Discover the many facets of epidemiology, from cause to treatment to prevention.
Duration: 8 weeks
From the health data that you hear from your doctor, to the studies that explore risk factors for heart disease, to the news reports on Ebola and flu epidemics, epidemiology is all around us. Epidemiology is the study of the causes of disease and the people at risk. Its goal is to discover ways to prevent and treat illnesses.
Throughout MPH 6004 Epidemiology, you'll study the history and fundamentals of this area of public health. Weekly topics will be brought to life through informative real-life case studies. By the end of the course, you will know how to detect an epidemic, the best type of study design for a rare disease, what makes a good screening test and many other relevant skills.
What You'll Learn in MPH 6004
Epidemiology studies the causes (determinants) of disease and the people at risk for disease (distribution). In this course, you’ll learn the history and fundamental principles of epidemiology, and the main types of study designs. The ultimate goal of the discipline is to determine how disease can be prevented and treated.
The course also covers concepts and measures that distinguish epidemiology from other disciplines, including incidence, prevalence, morbidity and mortality rates in populations. You’ll learn the importance of screening and which screening techniques are the most effective, based on a variety of circumstances. You’ll also gain the ability to recognize the validity of data, potential biases and ethical issues.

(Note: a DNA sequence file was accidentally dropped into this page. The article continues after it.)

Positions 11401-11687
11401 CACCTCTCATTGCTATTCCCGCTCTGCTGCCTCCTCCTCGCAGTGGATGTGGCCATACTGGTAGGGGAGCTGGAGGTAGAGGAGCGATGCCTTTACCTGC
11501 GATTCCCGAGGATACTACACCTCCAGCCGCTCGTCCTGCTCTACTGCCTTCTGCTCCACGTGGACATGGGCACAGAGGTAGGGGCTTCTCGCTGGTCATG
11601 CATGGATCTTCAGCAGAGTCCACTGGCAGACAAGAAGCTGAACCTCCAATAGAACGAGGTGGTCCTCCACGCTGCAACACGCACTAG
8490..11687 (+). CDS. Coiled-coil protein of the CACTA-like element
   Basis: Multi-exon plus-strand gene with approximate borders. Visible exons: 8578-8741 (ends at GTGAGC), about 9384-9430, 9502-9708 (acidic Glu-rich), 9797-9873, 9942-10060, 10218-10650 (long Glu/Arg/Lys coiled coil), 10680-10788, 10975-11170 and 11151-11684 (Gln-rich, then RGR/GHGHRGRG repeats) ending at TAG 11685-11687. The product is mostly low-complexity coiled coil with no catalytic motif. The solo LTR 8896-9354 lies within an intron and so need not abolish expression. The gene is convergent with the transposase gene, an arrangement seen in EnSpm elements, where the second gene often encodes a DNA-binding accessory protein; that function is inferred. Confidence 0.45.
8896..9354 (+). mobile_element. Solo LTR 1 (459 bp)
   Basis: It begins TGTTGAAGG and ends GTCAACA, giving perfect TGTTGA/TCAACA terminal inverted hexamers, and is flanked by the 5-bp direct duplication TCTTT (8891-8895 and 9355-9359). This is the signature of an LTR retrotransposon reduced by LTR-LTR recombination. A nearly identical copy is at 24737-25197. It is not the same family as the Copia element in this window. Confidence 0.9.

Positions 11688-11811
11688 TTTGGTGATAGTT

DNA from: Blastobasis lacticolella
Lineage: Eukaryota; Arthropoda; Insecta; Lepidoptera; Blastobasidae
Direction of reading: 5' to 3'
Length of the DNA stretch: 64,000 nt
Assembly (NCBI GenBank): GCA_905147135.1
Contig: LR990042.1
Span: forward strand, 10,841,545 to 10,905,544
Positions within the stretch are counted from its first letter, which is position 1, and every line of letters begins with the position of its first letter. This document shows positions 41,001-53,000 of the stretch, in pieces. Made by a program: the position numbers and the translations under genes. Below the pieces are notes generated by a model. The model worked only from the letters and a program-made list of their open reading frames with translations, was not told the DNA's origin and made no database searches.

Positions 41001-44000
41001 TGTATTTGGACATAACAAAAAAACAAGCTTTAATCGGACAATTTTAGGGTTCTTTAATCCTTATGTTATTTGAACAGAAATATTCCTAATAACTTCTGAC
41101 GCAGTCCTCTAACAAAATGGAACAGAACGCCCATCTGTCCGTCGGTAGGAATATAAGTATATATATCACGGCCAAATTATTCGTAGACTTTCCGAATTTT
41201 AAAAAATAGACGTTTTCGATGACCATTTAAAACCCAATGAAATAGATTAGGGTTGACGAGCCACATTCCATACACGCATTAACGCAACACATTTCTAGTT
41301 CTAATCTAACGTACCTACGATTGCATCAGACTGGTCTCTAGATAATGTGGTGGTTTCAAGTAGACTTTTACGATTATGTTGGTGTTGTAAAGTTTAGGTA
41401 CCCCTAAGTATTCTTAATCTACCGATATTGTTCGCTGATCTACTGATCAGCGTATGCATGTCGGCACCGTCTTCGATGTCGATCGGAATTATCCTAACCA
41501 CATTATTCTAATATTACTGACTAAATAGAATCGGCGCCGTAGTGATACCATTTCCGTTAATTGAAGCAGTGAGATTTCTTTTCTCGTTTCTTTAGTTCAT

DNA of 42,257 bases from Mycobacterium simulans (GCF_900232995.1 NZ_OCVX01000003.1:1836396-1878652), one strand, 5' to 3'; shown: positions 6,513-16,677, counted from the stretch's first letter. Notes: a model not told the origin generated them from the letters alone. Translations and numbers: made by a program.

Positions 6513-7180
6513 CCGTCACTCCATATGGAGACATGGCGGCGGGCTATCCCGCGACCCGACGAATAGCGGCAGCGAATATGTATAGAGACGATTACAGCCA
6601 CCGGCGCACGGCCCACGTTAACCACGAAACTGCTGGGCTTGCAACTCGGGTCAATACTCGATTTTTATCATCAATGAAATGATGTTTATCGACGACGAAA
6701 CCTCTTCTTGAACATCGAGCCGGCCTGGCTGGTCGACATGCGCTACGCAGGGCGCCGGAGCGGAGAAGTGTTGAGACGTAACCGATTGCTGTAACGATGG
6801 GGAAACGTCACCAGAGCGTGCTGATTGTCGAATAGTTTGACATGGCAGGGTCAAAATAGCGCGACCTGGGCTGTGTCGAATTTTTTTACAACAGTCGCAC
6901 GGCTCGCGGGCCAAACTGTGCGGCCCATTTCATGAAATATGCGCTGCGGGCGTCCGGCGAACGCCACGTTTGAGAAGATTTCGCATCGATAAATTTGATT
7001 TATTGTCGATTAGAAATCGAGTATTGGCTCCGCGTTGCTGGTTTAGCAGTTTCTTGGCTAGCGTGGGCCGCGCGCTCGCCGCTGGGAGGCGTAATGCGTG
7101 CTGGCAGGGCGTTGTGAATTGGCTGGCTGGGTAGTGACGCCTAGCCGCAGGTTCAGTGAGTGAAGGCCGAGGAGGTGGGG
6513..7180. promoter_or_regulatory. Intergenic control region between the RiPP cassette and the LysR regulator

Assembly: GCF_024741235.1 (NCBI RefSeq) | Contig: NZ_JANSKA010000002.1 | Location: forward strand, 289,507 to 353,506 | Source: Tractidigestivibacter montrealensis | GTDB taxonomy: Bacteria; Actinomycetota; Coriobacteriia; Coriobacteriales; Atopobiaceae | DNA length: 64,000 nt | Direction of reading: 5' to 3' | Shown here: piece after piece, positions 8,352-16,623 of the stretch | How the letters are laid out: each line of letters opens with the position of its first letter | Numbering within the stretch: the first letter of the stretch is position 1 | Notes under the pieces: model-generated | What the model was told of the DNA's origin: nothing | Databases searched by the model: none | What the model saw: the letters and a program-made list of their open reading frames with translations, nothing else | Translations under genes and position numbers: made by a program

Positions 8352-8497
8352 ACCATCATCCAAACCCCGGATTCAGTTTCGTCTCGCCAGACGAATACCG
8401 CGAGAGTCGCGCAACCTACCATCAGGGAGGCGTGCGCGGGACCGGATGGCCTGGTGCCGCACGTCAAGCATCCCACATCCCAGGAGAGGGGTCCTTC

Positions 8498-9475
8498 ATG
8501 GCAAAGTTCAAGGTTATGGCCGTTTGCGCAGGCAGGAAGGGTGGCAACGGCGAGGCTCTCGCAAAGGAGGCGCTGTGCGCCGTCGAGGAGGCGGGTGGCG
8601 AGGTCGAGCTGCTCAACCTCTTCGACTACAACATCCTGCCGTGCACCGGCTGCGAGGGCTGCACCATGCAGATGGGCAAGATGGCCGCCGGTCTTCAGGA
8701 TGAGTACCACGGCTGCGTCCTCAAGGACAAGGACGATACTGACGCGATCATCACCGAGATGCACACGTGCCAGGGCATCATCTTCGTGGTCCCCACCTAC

Throughout this course, weekly topics may include but are not limited to:
- Foundations of Epidemiology
- Practical Disease Concepts in Epidemiology
- Validity, Reliability and Screening
- Descriptive Epidemiology & General Health and Population Indicators
- Descriptive Study Designs
- Prospective Studies in Epidemiology
- Effect Measures
- Data Interpretation Issues
Course Learning Outcomes
Upon completion of MPH 6004 Epidemiology, you will be able to:
- Describe a public health problem in terms of magnitude, persons, time and place.
- Evaluate the strengths and limitations of epidemiologic reports, including sample selection, measurement and analysis.
- Draw appropriate inferences from epidemiologic data.
- Calculate basic epidemiological parameters, including incidence, prevalence, risk and measures of association.
- Communicate epidemiologic information to lay and professional audiences.
- Apply basic ethical and legal principles pertaining to the collection, maintenance, use and dissemination of epidemiologic data.